“You can’t go to them--they’ll kill you!” he shouted at her.
“So what if they do! My children have been stolen from me! I won’t go back with you to the life of a barbarian! Let them kill me! I won’t leave my own people and country again! I will die her, since all the children are gone!”
He had no time to question her about it. He could see a sheepman’s ranch, and something about the peacefully grazing flocks and the modest, well-kept house and grounds invited him to try it for a place of refuge for Andromeda. Since this was many miles from any city, perhaps the country folk were more kindly, and they might not have even heard of the princess.
So he hoped anyway, and he landed beside the sheepman’s little house--not much more than a hut, with several small sheepsheds joined to make more room. What a fierce and strange appearance he must have presented the sheepman hurrying in from the fields! A woolen Phrygian cap falling off his matted head, his mild face showing utter bewilderment, the sheepman paused as he came up, unsure of how to proceed. A savage man clothed in a jaguar cape, the like of which no one had never seen in these parts! And a woman with him--a creature with refinement written all over her, despite her torn garments and grief in her eyes. What was he to do with such guests? What?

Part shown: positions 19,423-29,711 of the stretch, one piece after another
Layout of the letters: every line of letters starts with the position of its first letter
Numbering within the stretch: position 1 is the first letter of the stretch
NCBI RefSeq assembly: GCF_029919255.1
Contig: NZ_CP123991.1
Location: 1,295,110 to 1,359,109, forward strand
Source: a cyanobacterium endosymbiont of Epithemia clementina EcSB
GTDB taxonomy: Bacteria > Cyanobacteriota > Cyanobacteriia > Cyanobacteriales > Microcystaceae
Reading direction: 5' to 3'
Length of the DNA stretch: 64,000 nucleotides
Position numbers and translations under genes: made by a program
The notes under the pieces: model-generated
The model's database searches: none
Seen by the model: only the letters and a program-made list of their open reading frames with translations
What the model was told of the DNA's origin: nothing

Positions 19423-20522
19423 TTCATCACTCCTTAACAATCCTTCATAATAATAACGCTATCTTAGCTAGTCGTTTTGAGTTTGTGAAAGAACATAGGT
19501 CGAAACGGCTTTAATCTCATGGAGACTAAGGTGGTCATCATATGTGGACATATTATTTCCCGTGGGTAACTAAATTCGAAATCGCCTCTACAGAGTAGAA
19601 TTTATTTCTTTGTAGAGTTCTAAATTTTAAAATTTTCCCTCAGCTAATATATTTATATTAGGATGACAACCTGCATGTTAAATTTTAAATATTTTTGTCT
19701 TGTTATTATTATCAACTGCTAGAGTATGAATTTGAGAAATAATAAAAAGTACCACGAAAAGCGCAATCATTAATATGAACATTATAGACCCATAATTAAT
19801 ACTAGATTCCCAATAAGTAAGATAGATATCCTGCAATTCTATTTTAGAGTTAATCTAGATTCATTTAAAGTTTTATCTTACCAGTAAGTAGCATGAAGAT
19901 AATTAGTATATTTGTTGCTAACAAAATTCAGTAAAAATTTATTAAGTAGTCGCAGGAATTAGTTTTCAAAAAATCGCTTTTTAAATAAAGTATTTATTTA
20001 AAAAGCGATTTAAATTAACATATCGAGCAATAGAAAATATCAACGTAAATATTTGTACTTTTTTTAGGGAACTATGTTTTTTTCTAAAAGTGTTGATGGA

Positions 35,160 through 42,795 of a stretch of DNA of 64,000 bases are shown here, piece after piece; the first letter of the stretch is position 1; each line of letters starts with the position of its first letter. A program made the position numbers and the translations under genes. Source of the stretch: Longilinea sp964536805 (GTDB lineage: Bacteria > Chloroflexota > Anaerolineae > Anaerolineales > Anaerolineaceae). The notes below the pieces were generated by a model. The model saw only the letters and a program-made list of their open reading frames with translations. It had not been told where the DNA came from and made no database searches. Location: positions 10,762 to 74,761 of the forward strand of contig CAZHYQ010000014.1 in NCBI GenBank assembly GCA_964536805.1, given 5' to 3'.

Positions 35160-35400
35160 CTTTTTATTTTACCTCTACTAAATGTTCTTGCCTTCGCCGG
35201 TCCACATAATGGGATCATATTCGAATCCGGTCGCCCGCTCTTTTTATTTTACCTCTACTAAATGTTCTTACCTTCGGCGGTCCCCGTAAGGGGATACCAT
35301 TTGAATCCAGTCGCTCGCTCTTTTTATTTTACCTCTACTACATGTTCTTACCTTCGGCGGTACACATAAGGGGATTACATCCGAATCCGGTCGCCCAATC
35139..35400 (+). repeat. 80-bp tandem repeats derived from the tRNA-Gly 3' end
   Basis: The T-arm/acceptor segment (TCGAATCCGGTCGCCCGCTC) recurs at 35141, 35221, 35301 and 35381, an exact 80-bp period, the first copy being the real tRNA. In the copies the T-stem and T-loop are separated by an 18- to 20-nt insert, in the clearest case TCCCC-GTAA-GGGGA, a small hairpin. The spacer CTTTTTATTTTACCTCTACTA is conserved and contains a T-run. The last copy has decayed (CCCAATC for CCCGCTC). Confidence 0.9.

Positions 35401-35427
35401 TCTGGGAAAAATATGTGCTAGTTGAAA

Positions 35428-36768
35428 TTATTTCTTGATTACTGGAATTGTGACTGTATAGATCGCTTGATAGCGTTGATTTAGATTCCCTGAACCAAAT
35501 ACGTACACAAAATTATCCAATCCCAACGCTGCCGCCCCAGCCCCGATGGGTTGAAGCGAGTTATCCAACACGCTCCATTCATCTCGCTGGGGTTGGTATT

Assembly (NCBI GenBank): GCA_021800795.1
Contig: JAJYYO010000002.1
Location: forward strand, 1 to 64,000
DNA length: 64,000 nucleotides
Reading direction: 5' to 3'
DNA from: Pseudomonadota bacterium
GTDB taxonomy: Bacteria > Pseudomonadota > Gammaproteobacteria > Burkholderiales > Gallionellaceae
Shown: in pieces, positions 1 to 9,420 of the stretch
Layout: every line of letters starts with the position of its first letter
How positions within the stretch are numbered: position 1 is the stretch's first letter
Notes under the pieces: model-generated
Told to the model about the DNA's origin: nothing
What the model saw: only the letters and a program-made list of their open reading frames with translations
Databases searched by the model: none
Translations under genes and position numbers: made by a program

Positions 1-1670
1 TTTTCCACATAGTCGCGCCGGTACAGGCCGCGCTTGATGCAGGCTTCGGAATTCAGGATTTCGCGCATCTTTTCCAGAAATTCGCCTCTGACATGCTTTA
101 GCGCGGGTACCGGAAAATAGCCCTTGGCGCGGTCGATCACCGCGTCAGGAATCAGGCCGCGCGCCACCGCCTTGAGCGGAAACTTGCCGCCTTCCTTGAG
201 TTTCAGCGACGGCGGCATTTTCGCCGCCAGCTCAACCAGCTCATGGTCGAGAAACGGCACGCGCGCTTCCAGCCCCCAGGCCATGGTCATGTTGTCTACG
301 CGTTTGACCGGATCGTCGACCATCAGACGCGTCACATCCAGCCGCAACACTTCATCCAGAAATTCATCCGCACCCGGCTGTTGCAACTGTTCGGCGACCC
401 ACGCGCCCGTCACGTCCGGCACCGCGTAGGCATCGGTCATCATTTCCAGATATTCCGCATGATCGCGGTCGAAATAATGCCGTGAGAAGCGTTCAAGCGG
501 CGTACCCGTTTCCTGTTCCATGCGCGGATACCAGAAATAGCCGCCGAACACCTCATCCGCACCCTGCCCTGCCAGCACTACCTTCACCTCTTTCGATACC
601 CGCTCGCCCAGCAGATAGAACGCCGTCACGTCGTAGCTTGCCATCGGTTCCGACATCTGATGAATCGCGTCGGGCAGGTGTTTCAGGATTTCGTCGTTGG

It was Andromeda who broke the strain.
Startled that she was being spoken to in her own rapid-fire language, the old woman scurried away at Andromeda’s bidding, then returned quickly with the only chair the home could boast, a very homespun contraption with carved wood frame. Andromeda seated herself on to it with grace and dignity as if it were a gilded, cushioned divan drawn out from a palace by a servant. The woman, sensing she was in the presence of a noblewoman, was all the more agog. She spoke to her husband, and Andromeda shrugged.